The construction of Guyana’s first Children and Family Centre is expected to be completed on March 30.
The Centre, which is located in Block ‘C’ Sophia Greater Georgetown, will serve as a safe temporary housing facility for vulnerable children and families.
Minister of Social Protection Amna Ally says that $220M has been invested into the project which commenced in January 2018.
The centre will be the first stop for children and families in difficult situations.
Andrew Metzger, a Consulting Architect for the centre, said about 100 children can be accommodated at once and will only provide short term living arrangements until the Government can find alternative solutions.
Minister Ally visited the centre Thursday to assess the ongoing construction.
“It is expected that the building will be completed by the end of March…so I am here this morning to have a look as to where we are and have a discussion with the contractors,” Minister Ally said.
The centre has four children dormitories which will be divided into sections for boys and girls according to their age. A playground will also be developed.
To prevent the unnecessary separation of parents and children, the centre will also include eight two-bedroom family apartments, according to Ann Green, Director of the Child Care and Protection Agency (CH&PH).
“To avoid the separation of children from families, if it’s a case where we can hold the family together whilst we fix whatever vulnerability there are eight family apartments,” she said.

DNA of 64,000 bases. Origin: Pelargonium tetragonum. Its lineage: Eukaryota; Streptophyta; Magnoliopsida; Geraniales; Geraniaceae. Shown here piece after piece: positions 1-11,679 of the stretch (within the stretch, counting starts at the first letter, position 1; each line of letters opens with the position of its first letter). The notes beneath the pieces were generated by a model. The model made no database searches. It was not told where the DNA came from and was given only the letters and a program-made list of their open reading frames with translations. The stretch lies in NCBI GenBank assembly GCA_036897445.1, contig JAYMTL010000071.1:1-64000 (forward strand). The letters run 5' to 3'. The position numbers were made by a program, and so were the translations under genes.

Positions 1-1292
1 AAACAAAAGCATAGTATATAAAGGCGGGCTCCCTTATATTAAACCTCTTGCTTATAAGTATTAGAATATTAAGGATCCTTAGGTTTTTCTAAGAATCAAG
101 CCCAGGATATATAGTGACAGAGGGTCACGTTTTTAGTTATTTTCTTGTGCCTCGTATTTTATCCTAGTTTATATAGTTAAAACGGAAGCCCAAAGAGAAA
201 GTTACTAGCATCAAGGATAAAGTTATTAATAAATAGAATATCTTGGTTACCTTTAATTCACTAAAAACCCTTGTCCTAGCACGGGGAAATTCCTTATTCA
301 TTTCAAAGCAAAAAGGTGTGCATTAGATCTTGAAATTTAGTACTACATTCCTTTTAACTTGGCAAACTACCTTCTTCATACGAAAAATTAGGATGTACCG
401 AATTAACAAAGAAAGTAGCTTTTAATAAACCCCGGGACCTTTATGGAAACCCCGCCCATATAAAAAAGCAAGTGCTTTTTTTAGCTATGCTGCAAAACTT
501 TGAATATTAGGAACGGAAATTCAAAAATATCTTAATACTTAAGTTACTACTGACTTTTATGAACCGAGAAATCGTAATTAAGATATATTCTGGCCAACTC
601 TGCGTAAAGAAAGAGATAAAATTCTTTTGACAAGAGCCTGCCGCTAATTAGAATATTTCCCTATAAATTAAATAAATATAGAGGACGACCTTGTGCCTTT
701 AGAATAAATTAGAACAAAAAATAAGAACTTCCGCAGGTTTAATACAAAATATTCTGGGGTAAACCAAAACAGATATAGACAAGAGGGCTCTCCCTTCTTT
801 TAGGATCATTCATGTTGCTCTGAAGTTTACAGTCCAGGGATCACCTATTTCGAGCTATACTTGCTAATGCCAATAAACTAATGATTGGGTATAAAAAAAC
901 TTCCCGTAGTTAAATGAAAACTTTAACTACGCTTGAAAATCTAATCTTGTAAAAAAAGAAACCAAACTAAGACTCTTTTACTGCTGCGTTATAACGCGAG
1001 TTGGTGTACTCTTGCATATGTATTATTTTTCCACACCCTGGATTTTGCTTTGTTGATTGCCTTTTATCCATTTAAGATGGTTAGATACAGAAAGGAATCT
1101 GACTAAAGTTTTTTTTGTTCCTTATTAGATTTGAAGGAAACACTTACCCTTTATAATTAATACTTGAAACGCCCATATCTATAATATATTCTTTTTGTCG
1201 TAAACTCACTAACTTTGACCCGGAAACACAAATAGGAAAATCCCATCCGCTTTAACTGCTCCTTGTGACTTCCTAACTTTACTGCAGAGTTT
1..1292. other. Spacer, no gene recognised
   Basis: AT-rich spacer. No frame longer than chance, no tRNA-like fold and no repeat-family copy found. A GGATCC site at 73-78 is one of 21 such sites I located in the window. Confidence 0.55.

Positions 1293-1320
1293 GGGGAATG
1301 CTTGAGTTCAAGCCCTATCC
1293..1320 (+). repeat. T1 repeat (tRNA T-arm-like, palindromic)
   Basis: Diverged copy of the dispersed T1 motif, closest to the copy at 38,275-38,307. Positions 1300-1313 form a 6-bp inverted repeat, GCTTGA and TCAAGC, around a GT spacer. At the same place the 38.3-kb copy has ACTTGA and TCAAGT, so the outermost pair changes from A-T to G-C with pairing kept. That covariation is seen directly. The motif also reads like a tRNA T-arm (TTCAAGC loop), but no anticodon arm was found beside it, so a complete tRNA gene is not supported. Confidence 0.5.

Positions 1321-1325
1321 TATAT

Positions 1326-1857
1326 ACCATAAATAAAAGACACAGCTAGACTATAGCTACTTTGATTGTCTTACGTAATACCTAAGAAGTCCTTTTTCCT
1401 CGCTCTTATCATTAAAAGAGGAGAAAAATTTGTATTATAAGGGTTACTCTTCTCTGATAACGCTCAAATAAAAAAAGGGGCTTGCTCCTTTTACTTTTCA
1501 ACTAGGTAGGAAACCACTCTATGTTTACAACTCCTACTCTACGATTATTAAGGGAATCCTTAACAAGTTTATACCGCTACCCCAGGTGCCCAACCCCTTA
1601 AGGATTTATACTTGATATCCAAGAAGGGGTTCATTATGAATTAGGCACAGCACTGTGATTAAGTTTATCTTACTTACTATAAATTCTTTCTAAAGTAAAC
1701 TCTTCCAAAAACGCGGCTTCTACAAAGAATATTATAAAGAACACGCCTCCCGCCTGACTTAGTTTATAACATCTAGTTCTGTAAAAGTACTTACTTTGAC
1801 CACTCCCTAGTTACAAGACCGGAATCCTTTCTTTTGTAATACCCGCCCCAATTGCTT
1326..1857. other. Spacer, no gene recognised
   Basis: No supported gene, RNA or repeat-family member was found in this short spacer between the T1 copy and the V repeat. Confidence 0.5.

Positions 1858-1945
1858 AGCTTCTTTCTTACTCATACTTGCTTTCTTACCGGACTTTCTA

One of the employment opportunities the centre will provide is a transition coach; this will ensure that families get independent and self-sufficient living conditions when they leave the centre.
“It’s really going to make a difference to children and families when it’s completed to vulnerable children and families. It is borne out of the Drop-In centre but it is really a Children and Family Centre, this really would make a big impact,” Greene said.
Further, “there is also a family training centre, there will be a big admin building and a store centre and we also have a mess [Dining] hall and a common room,” she said.
The Ministry of Social Protection in 2017 developed an Evacuation Plan and Emergency Checklists for child care institutions, ten months after a fire at the Children’s Drop-in Centre on Hadfield Street, Wortmanville, Georgetown claimed the lives of two brothers – 6-year-old Antonio and 2-year-old Joshua George.
The children were taken into State care two days before the fire, along with three other siblings.
A Commission of Inquiry, which was subsequently launched into the incident, found that the Drop-In-Centre was not in compliance with fire regulations; failed to have fire escapes, extinguishers, and fire blankets among other emergency requirements.
It was recommended that the Government focus on improving the child care system and provide responsible and effective childcare at all levels, taking into consideration the sensitive nature of cases that expose children to neglect and other forms of mistreatment.